France Criticizes Tariffs and Trump's Trade Policy

Last month, US President Donald Trump issued tariffs on steel and aluminum imports coming into the United States from a number of different countries. The tariffs were 25 percent on steel products and 10 percent on aluminum products.

Within a few days of announcing the new tariffs, President Trump announced that he would be putting temporary exemptions into place for a number of nations that were closely allied with the United States. These exemptions included Canada and the members of the European Union.

In a matter of days, the tariff exemptions are set to expire. The French government is insisting that President Trump remove the tariffs completely. The French Trade Minister has stated that having the temporary exemption in place was like, "having the sword of Damocles hanging over our head."

The French Trade Minister believes that no tariffs of any kind should exist between the United States and the European Union. He believes that in the long run, the tariffs will be hurtful to the economic future of both areas.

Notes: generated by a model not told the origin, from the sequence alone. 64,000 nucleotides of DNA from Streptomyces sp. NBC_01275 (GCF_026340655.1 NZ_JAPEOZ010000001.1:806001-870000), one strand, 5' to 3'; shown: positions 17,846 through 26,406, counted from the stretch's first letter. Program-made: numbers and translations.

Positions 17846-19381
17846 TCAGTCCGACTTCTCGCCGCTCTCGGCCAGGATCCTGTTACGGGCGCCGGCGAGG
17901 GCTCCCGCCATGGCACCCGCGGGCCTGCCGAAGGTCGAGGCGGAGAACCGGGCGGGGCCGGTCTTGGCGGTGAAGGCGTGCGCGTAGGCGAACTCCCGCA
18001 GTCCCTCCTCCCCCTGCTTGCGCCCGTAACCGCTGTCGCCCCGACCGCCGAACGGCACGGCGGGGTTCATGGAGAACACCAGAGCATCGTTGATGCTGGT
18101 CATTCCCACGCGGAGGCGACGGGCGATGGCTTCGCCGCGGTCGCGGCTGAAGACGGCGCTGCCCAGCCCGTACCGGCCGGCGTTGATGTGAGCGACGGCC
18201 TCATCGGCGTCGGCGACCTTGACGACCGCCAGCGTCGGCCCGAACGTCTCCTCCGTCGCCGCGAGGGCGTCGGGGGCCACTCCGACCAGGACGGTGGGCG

China received no exemptions from the Trump administration. In fact, additional tariffs were placed on Chinese products. When these tariffs were announced, the Chinese government announced the imposition of reciprocal tariffs.

The French government has stated that they have no wish to be part of any trade dispute with China. The French government did acknowledge that there are some trade difficulties with China that do need to be worked out. However, they want to solve the problems through negotiation and not through tariffs.

France, the IMF and the World Trade Organization have all criticized the use of tariffs by the United States. They all believe that if a trade war ensues, the global economy would be negatively effected for many years to come.

The Trump administration has responded to the criticism from France and world organizations. The Trump administration believes that unfair trade practices are a greater risk to the global economy than tariffs.

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